Glass container manufacturer plans to upgrade technology with Rs 150 crore at Bhongir, Borabanda units.
Container glass manufacturer AGI glaspac, the packaging products division of Hindustan Sanitaryware & Industries Limited Ltd, is investing about Rs 150 crore for upgrading technology at its two plants in Telangana.
This will allow the company to make light-weight and contemporary glass containers and consumer products, said Rrajesh K Khosla, its president and chief executive officer.
The company has been in operation since 1972.
Its Bhongir unit has a capacity to melt 1,000 tonne per day and the one in the city at Borabanda has a capacity of 600 tonne per day. “We are using full capacity at both the units.
We are investing about Rs 150 crore to upgrade technology.
This will allow us to make lightweight and contemporary products, which are seeing a rise in demand,” he said adding the ongoing spend will be completed by April this year.
The company is also working to increase the use of recycled component to about 75 per cent gradually from the current 35 per cent. “We are hoping to up recycled component to about 50 to 60 per cent in two years.
The recycling in the industry now is low mainly because glass containers are with consumers and getting them back into the system is not economical,” he said adding that consumers disposing them right can trigger an economic cycle.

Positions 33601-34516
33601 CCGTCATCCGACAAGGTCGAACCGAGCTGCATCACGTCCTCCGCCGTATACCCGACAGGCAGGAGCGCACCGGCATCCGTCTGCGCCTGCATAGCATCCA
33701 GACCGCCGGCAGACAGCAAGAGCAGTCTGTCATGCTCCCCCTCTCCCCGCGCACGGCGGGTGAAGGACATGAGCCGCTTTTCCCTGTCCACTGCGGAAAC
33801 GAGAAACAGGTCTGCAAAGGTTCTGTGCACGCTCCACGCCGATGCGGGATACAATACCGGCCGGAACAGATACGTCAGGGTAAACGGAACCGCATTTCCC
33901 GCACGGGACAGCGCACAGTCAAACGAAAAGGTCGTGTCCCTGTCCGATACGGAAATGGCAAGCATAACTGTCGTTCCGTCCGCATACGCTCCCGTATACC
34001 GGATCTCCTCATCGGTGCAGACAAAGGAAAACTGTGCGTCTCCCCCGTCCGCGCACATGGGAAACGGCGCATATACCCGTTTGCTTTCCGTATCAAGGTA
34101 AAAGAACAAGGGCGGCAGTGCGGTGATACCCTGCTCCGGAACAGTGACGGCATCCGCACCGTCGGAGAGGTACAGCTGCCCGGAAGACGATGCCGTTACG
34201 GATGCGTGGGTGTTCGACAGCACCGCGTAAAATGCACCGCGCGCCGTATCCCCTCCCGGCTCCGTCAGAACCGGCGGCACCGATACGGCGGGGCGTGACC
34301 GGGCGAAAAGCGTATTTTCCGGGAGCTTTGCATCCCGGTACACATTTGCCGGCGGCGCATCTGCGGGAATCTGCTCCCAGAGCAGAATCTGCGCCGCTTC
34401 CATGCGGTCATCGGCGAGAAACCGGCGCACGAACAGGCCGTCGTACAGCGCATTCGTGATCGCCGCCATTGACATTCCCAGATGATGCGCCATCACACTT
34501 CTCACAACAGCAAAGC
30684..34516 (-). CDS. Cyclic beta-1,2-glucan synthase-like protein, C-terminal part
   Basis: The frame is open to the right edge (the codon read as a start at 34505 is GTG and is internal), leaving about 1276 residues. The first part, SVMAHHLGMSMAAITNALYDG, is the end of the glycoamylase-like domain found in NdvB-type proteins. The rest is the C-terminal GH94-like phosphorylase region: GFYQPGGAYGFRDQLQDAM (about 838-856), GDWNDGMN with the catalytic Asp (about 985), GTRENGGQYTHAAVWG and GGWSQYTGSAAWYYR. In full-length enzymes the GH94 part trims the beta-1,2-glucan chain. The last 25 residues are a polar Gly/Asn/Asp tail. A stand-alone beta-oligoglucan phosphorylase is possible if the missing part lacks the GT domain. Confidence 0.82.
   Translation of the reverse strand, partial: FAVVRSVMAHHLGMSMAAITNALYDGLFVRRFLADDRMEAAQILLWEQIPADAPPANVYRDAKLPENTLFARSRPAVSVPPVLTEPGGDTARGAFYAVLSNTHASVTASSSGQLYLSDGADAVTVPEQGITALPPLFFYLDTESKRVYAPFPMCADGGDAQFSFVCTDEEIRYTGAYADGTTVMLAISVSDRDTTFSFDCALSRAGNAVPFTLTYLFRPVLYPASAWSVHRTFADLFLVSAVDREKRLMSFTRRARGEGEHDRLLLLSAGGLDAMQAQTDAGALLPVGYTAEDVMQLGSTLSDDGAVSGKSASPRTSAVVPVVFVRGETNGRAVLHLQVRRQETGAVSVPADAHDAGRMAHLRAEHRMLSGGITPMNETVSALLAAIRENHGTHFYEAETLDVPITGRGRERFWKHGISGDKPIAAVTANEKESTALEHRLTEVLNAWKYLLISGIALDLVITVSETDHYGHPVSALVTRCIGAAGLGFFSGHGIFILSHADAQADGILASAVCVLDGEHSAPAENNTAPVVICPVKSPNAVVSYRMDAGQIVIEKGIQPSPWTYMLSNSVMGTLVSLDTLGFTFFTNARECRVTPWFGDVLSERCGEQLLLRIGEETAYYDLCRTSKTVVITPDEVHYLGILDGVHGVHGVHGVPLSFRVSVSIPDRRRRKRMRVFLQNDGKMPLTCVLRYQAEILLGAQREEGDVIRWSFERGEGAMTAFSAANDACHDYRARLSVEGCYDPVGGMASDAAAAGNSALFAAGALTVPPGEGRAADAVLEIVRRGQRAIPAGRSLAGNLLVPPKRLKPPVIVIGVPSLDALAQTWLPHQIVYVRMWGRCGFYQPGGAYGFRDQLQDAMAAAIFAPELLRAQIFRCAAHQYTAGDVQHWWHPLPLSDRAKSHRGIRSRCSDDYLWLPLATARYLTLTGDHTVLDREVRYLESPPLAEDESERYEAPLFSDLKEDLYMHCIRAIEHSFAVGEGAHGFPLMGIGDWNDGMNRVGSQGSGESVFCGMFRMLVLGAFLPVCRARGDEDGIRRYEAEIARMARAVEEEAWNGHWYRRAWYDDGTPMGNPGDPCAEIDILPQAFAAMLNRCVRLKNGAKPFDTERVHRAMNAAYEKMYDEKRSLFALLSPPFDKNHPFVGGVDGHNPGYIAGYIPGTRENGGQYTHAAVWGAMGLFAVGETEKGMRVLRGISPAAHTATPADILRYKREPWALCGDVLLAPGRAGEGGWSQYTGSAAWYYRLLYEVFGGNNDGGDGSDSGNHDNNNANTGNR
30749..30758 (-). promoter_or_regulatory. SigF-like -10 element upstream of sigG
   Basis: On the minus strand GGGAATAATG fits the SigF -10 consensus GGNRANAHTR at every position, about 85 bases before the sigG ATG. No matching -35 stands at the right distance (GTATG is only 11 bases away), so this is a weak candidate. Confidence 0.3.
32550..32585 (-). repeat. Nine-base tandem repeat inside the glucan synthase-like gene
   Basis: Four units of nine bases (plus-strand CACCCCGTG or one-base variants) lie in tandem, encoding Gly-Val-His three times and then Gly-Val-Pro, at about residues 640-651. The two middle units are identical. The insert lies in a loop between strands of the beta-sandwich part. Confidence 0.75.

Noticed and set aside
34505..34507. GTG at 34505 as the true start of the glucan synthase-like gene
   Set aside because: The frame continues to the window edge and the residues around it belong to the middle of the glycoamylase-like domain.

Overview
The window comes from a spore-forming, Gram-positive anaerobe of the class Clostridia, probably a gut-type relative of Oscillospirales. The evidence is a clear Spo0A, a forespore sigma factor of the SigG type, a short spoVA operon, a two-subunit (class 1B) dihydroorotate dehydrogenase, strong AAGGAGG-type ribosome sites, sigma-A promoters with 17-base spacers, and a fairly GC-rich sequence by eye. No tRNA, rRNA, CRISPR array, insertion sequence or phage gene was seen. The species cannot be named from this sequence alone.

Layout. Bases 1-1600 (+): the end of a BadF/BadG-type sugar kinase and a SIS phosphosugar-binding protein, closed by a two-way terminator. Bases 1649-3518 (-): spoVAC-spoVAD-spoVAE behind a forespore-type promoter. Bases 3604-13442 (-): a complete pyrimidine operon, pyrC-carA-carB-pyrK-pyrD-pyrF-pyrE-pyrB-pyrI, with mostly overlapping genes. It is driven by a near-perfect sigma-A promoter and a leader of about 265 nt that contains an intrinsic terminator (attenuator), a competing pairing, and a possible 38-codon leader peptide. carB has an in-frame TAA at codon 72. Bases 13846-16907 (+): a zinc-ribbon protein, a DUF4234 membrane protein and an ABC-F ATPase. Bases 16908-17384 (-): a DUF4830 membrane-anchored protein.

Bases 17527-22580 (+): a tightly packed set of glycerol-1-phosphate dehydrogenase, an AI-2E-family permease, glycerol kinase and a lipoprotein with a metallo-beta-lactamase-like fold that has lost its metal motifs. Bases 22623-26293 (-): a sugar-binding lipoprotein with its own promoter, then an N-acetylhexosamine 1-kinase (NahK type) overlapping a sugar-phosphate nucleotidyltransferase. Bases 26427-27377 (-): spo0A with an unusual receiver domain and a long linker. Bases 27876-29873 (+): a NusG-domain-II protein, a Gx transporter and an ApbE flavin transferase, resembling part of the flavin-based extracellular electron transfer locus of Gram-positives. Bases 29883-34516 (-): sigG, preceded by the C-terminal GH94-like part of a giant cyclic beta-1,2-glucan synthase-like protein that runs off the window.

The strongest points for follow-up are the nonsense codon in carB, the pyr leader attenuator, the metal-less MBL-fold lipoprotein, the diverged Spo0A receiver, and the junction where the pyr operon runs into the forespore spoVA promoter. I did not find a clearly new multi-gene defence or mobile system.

“Glass is not dead. For instance, some plastic and stainless steel containers are prone to leaching effects. These concerns are forcing some to think on sustainable options,” said Khosla adding that many are looking at total cost involved including for disposal and recycling into account while selecting containers.
“There are some overlapping areas for plastic and glass.
There is possibility some people will shift for glass and we will continuously try to up this percentage,” he said adding glass seeing innovation on design, on weight, colouring and aesthetics is also aiding in demand rising.
The company is working with a few international firms for recycling the bottles in the beverage segments.
“We can use some additives that will make a container antibacterial.
We are working on this.
In times to come, there is a possibility of technology also coming into play.
The glass containers can have a QR code or a chip which can tell if the contents in them have expired or indicate where they are in the recycling chain.
These are just concepts as of now and no such products exist now,” said Khosla.
The company employs about 3,500 people directly and 10,000 indirectly.
It now counts beer and liquor manufacturers, pharma manufacturers, food players, soft drinks and others as its clients.
Indian apart, it ships products to North America, Europe, Africa as well as APAC regions.